Army Historical Series
CMH Pub 30-14, Cloth; CMH Pub 30-14-1, Paper
1990, 1992; 543 pages, illustrations, bibliographical note, glossary, appendixes, index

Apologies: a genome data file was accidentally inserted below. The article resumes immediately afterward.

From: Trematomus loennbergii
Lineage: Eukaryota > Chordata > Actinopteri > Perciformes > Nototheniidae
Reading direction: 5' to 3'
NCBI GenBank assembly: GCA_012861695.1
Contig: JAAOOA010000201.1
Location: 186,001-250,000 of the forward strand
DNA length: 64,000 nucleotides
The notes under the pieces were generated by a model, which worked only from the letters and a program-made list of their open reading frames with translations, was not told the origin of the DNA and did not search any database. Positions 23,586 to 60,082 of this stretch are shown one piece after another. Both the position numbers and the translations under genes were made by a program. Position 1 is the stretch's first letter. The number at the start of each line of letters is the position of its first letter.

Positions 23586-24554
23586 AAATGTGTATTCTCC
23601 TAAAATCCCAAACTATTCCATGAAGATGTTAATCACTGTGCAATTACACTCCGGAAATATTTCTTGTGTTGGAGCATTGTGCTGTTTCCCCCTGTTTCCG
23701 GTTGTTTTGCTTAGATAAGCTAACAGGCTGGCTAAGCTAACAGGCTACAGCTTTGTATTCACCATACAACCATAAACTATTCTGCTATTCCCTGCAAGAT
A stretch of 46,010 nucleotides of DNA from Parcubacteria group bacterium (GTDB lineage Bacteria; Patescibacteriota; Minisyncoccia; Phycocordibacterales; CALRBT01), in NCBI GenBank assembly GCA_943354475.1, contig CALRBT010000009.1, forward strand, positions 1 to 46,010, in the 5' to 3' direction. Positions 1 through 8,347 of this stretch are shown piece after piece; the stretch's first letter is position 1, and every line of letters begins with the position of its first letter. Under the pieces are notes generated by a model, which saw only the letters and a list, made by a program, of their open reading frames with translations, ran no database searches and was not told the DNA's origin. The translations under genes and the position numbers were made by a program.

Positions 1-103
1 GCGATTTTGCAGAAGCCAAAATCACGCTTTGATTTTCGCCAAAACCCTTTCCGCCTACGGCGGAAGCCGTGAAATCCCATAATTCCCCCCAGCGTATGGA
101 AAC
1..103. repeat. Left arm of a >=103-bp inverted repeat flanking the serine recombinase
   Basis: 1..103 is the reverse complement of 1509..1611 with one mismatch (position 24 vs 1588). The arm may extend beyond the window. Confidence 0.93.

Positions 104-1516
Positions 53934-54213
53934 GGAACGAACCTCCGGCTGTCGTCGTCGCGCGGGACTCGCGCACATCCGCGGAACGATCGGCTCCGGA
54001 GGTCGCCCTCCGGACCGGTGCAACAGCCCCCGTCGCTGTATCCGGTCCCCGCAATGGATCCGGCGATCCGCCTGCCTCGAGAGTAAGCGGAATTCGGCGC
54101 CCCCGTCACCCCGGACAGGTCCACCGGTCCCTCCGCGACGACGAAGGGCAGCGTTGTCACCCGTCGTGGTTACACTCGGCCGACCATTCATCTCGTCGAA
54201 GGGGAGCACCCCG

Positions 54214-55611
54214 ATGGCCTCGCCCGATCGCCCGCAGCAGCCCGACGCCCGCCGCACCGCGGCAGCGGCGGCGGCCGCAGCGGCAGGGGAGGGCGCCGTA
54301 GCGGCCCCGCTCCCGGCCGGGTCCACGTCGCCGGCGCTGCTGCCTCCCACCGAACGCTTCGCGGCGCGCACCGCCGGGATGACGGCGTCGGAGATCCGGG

The Women's Army Corps makes a significant contribution to women's history and the history of the Army. Bettie J. Morden weaves the ideas and moral attitudes that existed in the middle decades of the twentieth century to chronicle thirty-three years of WAC history from V-J Day 1945 to 20 October 1978, when the Women's Army Corps was abolished by Public Law 95-584 and discontinued by Department of the Army General Order 20, with the WAC officers assimilated into the other branches of the Army (except the combat arms). She provides readers with a comprehensive picture of WAC growth and development and the transformation in the status of Army women brought by the advent of the all-volunteer Army and the women's rights movement of the seventies.
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